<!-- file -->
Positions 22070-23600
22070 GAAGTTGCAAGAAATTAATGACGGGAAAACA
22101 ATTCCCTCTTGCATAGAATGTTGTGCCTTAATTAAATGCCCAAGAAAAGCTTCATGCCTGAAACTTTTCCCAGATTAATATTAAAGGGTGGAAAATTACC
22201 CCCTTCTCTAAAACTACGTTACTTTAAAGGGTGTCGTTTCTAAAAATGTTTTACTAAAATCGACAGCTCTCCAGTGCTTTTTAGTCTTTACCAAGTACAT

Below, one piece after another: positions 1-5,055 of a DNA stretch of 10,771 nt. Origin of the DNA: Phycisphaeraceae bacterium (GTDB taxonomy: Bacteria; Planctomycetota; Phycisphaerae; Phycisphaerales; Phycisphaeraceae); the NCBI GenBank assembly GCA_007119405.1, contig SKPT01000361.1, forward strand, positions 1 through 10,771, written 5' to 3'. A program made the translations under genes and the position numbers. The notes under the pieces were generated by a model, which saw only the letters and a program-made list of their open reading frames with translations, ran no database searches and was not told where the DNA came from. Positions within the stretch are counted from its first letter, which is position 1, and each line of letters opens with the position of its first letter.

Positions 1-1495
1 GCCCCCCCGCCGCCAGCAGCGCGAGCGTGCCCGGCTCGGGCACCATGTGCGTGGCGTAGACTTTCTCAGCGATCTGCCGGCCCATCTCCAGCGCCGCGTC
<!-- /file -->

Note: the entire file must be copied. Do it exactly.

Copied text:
Positions 22070-23600
22070 GAAGTTGCAAGAAATTAATGACGGGAAAACA
22101 ATTCCCTCTTGCATAGAATGTTGTGCCTTAATTAAATGCCCAAGAAAAGCTTCATGCCTGAAACTTTTCCCAGATTAATATTAAAGGGTGGAAAATTACC
22201 CCCTTCTCTAAAACTACGTTACTTTAAAGGGTGTCGTTTCTAAAAATGTTTTACTAAAATCGACAGCTCTCCAGTGCTTTTTAGTCTTTACCAAGTACAT

Below, one piece after another: positions 1-5,055 of a DNA stretch of 10,771 nt. Origin of the DNA: Phycisphaeraceae bacterium (GTDB taxonomy: Bacteria; Planctomycetota; Phycisphaerae; Phycisphaerales; Phycisphaeraceae); the NCBI GenBank assembly GCA_007119405.1, contig SKPT01000361.1, forward strand, positions 1 through 10,771, written 5' to 3'. A program made the translations under genes and the position numbers. The notes under the pieces were generated by a model, which saw only the letters and a program-made list of their open reading frames with translations, ran no database searches and was not told where the DNA came from. Positions within the stretch are counted from its first letter, which is position 1, and each line of letters opens with the position of its first letter.

Positions 1-1495
1 GCCCCCCCGCCGCCAGCAGCGCGAGCGTGCCCGGCTCGGGCACCATGTGCGTGGCGTAGACTTTCTCAGCGATCTGCCGGCCCATCTCCAGCGCCGCGTC